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Rain forest navigators: the role of learning in spatial behavior of poison frogs



Spatial learning has been studied in a variety of mammals, birds and insects, and has become one of the most comparative topics in animal cognition. However, ectothermic vertebrates, especially amphibians, have been highly neglected in this research area, at least in part because they were not considered to have advanced learning abilities.


At the same time, directed long distance movements, such as mass spring migration to breeding ponds in temperate-region amphibians, have drawn attention to amphibian orientation mechanisms. Several authors have suggested that amphibians might use learned local cues to find their way around but empirical evidence is lacking. Furthermore, orientation and navigation have been studied almost exclusively in temperate regions, while some of the most complex spatial behaviors (e.g., territoriality and tadpole transport) are found in tropical amphibians, such as the poison frogs (Dendrobatidae).


We investigated the movement patterns and orientation mechanism of two territorial dendrobatid frogs with paternal tadpole transport. We experimentally displaced males from their territories and manipulated artificial tadpole deposition sites in the field. We quantified movement patterns by telemetry and extensive field observations. We found that males of Allobates femoralis return to their home territories by a nearly straight line from several hundred meters but only from areas that have potentially been explored during their lifetimes. We also found that tadpole-transporting A. femoralis males arrive to the exact locations of the deposition sites even after the artificial pools have been removed. Finally, we demonstrate that male Ameerega trivittata home from distances two times longer than A. femoralis, an ability most likely linked to their longer natural movements during tadpole transport.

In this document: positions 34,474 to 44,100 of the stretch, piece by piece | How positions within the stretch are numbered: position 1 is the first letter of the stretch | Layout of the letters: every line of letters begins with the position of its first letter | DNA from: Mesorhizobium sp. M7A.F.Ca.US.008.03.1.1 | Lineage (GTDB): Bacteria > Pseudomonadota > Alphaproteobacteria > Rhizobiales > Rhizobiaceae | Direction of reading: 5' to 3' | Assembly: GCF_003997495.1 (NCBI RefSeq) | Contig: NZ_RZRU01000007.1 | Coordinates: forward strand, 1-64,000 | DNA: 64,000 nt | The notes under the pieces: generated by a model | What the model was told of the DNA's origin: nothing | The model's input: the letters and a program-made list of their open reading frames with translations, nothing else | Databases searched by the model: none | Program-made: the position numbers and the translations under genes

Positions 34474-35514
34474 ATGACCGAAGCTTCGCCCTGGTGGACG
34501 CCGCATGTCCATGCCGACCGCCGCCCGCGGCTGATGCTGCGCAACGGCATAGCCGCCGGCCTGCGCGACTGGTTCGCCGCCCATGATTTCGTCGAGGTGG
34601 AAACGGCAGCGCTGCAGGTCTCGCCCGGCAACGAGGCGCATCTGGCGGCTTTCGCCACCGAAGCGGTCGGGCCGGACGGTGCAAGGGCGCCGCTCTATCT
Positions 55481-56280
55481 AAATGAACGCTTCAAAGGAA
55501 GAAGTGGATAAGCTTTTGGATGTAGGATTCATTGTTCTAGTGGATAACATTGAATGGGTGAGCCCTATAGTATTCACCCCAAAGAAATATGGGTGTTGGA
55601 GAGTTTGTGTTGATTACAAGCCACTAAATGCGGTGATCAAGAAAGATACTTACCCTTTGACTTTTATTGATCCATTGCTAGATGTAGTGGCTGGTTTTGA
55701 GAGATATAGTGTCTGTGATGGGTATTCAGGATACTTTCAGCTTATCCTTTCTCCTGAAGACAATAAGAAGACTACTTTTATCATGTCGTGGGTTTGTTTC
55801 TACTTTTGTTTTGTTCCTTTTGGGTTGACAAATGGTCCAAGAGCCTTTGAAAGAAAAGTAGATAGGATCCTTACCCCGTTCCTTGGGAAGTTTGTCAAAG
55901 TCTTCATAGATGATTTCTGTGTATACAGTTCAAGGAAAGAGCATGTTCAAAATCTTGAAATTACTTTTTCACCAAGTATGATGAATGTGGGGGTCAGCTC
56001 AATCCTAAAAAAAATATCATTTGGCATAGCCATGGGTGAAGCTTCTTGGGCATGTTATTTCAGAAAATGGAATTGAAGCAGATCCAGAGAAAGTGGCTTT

Our results document surprising way-finding abilities of Neotropical poison frogs. We demonstrate that learning plays a major role in their spatial behavior. We suggest that poison frogs form a large-scale spatial map that they use for flexible navigation, but the exact cues being used still remain unknown.


Bibliothek der Herpetologischen Sammlung, Naturhistorisches Museum Wien, Eingang Burgring 7

Dienstag, 08. September 2015, 18.30 Uhr